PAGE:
CHILD SAFETY ON INTERNET
As a parent, by the time your child has reached the age where she or he can access the internet, you are quite experienced with setting limits to protect her or him. There are curfews, rules about where she or he can travel to unaccompanied, and what she or he will be up to when away from the house. And if they are traveling further than the neighborhood, a chaperone is usually present. If the rules aren’t obeyed, the child may be grounded, have privileges taken away, or be disciplined in some manner.So why don’t parents apply the same standards towards childproofing the internet and protecting their children while they access the internet? Internet safety should be every parents concern, as many recent cases have shown that predators aren’t just lurking by playgrounds in out-dated, idling vans attempting to lure children. Predators are using advanced techniques to target children and there are very real dangers that a child can be exposed to from the comfort of a desktop computer. To protect your children, you have to be vigilant. Here are some effective techniques to childproof the internet for your child.
- Tell your children about the areas of the internet that you think are dangerous for them, and tell them to alert you at once if they ever encounter anything (pornographic, racist, or violent websites).
- Establish rules that govern your children’s transmitting of personal information over the internet. It is never acceptable to send personal photographs, send personal information (such as home phone number or address), and never, ever to agree to meet in person. Any messages containing abusive, offensive or threatening language should be not responded to, and your child should alert you or another parent immediately.
- Many internet service providers off parental controls. If you’re not aware of them or don’t think you have access to them, contact your ISP’s customer service department and ask to be informed as to what parent controls and restrictions they offer. Generally, an ISP will be able to block access to many webpages, newsgroups, chat-rooms, programs, and other Internet sites that aren’t appropriate for your children to access.
- Buying blocking software. If your ISP doesn’t offer parental controls, or you feel that it’s inadequate, there are many software options available that will block inappropriate material from reaching your children. These programs are commercially available, easy to install, and are constantly updated with a list of sites. They also can prevent children from disclosing any personal information or photographs over the internet
- It’s important to gauge how much time your children spend on the internet, just as you would how much time they spent at somewhere else unsupervised. Occasionally monitor them to ensure that they’re being safe Internet surfers.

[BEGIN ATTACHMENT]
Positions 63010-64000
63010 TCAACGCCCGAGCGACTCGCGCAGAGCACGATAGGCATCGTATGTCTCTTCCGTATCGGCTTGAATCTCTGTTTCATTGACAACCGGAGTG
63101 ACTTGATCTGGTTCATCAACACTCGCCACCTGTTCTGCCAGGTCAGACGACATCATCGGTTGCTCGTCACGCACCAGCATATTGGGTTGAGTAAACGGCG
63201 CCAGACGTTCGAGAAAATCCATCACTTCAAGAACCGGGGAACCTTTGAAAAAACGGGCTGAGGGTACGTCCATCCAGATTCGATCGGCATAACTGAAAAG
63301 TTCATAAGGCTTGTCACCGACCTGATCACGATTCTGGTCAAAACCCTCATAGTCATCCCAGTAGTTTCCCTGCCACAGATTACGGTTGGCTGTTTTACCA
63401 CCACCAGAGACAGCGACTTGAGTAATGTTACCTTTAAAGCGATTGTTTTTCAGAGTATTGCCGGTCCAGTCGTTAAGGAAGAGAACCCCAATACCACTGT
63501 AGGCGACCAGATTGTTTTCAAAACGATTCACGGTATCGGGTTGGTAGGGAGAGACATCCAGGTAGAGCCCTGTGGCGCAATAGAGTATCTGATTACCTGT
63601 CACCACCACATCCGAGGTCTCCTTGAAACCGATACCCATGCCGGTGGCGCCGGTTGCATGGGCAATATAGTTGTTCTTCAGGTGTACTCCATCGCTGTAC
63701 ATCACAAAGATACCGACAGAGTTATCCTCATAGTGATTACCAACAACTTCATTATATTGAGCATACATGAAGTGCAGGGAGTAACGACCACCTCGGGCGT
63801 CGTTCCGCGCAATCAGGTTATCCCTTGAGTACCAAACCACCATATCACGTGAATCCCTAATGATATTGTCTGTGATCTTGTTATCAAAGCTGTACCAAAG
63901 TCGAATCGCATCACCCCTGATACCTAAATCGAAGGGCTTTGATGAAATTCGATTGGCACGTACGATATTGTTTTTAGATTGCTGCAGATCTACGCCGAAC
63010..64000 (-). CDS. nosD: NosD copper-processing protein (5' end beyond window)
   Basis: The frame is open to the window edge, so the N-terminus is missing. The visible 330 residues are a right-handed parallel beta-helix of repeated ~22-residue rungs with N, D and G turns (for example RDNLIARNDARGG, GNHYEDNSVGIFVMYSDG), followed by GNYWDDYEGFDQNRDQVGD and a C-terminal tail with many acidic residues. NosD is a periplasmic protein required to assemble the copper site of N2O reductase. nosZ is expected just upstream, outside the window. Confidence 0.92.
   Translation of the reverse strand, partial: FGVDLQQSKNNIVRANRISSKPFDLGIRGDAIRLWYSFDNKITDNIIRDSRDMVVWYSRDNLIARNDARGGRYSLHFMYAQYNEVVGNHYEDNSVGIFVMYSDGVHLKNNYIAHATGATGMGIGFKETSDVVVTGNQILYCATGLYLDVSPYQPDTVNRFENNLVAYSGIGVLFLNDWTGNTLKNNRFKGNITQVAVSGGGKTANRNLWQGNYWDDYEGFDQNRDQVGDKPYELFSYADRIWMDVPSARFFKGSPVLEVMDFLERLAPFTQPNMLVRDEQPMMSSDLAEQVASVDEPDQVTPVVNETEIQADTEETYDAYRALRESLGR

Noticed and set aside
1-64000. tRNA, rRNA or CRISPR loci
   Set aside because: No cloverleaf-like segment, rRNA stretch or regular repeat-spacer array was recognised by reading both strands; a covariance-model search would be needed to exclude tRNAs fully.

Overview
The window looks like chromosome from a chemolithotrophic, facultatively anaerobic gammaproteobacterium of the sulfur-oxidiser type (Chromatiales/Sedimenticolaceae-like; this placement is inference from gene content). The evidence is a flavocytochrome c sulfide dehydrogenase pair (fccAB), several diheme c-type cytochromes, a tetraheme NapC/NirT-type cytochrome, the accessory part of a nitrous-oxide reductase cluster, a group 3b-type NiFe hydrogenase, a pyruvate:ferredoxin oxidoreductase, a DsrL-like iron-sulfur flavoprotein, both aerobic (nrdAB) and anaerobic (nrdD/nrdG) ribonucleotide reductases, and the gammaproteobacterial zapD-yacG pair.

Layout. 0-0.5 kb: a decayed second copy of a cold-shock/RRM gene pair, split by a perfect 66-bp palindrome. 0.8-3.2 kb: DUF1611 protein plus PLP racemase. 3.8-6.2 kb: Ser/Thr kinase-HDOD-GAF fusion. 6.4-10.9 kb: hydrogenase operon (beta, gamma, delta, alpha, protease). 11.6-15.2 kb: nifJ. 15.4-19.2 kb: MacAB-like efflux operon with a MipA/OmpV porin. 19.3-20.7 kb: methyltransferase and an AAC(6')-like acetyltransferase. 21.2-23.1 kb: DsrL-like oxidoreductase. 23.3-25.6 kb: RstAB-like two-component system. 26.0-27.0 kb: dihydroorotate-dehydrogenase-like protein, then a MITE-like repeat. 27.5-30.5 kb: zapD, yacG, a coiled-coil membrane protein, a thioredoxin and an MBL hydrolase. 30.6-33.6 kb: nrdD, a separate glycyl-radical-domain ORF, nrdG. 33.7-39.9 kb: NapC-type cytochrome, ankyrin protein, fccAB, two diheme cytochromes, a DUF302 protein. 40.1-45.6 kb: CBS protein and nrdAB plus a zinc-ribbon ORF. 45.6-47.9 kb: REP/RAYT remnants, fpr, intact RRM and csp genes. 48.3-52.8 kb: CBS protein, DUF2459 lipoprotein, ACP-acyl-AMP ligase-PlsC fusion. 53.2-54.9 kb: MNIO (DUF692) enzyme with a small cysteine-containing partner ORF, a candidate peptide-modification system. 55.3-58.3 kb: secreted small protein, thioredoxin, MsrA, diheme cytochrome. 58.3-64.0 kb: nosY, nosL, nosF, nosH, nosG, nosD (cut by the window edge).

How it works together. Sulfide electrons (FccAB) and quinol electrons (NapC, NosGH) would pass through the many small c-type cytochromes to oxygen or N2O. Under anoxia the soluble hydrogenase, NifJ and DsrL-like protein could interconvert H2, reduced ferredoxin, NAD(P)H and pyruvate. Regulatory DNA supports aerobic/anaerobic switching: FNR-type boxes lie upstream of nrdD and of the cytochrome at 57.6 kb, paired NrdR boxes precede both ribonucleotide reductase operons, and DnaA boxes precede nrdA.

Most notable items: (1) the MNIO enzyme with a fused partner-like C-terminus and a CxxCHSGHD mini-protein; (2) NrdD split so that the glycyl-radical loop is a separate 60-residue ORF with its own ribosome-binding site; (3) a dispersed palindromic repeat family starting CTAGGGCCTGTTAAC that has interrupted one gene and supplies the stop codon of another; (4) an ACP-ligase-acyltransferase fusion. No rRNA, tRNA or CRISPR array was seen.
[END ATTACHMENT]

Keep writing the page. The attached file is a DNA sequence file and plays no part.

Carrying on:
- Just as you would want your children to be protected at home, so you want your children to be protected at school. Inquire at your child’s school as to whether or not they have set-up an Internet Acceptable Use Policy (I-AUP) and that this includes faculty or staff monitoring of student Internet use.
- If your child spends a lot of time at a friend’s house using the Internet, you should also have a talk with that child’s parents to determine what safeguards they have in place to keep the internet safe for their children.
- If your child begins to act nervous, irritated, anxious or defensive when you question them about the time they spend on the Internet, or when you walk around them while they’re using the computer, this might be an indication that they’re involved in something on the internet they shouldn’t be. Because you don’t know for sure, and there has to be a certain degree of trust between parent and child, it’s best not to leap to conclusions, but to have already established with them why and what your policies are regarding their using the internet, and what you expect out of them.
- If your child receives any violent threats, abusive messages, harassing communications of any kind, or pornographic images through e-mail, instant messaging or social networking sites, save a copy of it, contact the Internet Service Provider (or webmaster, in whatever instance is appropriate) and also contact your local law enforcement agency’s cyber crimes division.
- The Internet can be a boon to inquisitive children. It can provide them with worthwhile researching skills and access to information they might not normally have access to (especially children in rural areas), but just as some knowledge must be forbidden from them, and some things taboo, so must they be restricted as to what they access on the internet for their own safety, and also who and what can access them. Good luck, and surf wisely!